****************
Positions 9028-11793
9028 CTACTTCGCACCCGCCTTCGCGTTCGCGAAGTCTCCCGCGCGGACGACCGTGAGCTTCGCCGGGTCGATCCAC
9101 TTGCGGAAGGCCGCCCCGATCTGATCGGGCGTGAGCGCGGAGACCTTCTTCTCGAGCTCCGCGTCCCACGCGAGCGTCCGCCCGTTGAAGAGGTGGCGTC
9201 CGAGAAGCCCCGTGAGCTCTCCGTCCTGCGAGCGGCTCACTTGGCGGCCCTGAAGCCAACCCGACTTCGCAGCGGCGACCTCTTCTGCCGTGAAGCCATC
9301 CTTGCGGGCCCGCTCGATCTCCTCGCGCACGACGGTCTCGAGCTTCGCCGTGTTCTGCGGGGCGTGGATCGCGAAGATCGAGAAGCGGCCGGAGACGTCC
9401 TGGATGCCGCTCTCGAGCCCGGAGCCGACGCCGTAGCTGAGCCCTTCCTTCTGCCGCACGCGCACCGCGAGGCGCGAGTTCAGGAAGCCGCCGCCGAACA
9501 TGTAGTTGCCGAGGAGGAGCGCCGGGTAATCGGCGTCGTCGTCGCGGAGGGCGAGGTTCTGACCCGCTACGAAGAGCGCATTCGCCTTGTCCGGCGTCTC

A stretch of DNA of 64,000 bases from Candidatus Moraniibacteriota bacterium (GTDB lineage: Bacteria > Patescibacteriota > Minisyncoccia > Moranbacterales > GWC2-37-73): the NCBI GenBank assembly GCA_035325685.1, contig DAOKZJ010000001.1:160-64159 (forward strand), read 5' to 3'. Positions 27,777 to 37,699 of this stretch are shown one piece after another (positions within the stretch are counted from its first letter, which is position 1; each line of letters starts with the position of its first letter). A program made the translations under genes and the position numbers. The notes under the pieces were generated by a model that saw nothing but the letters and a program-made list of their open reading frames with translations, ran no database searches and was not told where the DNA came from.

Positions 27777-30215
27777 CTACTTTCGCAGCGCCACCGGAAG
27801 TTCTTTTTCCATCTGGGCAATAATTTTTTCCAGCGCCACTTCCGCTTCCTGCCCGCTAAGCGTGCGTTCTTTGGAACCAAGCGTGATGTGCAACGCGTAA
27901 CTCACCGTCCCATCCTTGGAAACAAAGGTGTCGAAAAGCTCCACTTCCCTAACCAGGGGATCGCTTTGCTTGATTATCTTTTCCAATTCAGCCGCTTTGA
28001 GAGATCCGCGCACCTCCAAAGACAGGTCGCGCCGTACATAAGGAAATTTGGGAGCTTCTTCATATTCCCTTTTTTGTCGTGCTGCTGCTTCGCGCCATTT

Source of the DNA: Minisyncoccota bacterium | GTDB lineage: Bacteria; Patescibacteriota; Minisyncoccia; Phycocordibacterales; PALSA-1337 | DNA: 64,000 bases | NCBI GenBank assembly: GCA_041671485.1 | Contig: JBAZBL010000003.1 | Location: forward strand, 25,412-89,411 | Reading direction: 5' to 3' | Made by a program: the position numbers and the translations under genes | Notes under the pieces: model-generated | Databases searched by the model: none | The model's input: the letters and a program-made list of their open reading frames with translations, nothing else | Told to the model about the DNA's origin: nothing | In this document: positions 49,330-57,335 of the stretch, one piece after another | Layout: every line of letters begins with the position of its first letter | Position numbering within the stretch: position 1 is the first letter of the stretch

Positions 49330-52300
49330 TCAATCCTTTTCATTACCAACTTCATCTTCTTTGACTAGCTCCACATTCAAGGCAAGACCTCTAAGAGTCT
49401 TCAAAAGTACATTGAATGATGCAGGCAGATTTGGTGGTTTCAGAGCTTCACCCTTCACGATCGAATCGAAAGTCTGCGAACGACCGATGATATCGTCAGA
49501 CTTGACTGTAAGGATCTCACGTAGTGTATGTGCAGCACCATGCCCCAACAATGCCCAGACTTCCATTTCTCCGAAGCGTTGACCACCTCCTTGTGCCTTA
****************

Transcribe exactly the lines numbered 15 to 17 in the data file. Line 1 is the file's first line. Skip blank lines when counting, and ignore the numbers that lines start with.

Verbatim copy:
Positions 49330-52300
49330 TCAATCCTTTTCATTACCAACTTCATCTTCTTTGACTAGCTCCACATTCAAGGCAAGACCTCTAAGAGTCT
49401 TCAAAAGTACATTGAATGATGCAGGCAGATTTGGTGGTTTCAGAGCTTCACCCTTCACGATCGAATCGAAAGTCTGCGAACGACCGATGATATCGTCAGA